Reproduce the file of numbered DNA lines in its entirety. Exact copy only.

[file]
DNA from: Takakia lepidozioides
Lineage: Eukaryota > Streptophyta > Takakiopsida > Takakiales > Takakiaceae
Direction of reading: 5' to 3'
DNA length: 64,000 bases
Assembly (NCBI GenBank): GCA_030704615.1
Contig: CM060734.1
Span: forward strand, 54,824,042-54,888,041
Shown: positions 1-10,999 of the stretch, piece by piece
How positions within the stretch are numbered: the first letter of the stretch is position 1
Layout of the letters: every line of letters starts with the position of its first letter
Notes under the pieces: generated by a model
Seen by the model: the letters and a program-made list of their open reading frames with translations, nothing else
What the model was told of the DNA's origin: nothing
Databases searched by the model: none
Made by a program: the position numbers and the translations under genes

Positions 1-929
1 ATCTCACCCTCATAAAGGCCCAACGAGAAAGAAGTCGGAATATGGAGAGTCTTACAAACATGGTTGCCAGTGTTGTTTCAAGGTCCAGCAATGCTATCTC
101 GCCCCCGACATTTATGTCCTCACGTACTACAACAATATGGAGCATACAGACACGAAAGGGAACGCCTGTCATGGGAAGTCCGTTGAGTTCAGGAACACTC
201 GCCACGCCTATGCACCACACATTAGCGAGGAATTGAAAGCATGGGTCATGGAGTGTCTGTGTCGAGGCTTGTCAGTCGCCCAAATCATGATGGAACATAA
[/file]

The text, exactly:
DNA from: Takakia lepidozioides
Lineage: Eukaryota > Streptophyta > Takakiopsida > Takakiales > Takakiaceae
Direction of reading: 5' to 3'
DNA length: 64,000 bases
Assembly (NCBI GenBank): GCA_030704615.1
Contig: CM060734.1
Span: forward strand, 54,824,042-54,888,041
Shown: positions 1-10,999 of the stretch, piece by piece
How positions within the stretch are numbered: the first letter of the stretch is position 1
Layout of the letters: every line of letters starts with the position of its first letter
Notes under the pieces: generated by a model
Seen by the model: the letters and a program-made list of their open reading frames with translations, nothing else
What the model was told of the DNA's origin: nothing
Databases searched by the model: none
Made by a program: the position numbers and the translations under genes

Positions 1-929
1 ATCTCACCCTCATAAAGGCCCAACGAGAAAGAAGTCGGAATATGGAGAGTCTTACAAACATGGTTGCCAGTGTTGTTTCAAGGTCCAGCAATGCTATCTC
101 GCCCCCGACATTTATGTCCTCACGTACTACAACAATATGGAGCATACAGACACGAAAGGGAACGCCTGTCATGGGAAGTCCGTTGAGTTCAGGAACACTC
201 GCCACGCCTATGCACCACACATTAGCGAGGAATTGAAAGCATGGGTCATGGAGTGTCTGTGTCGAGGCTTGTCAGTCGCCCAAATCATGATGGAACATAA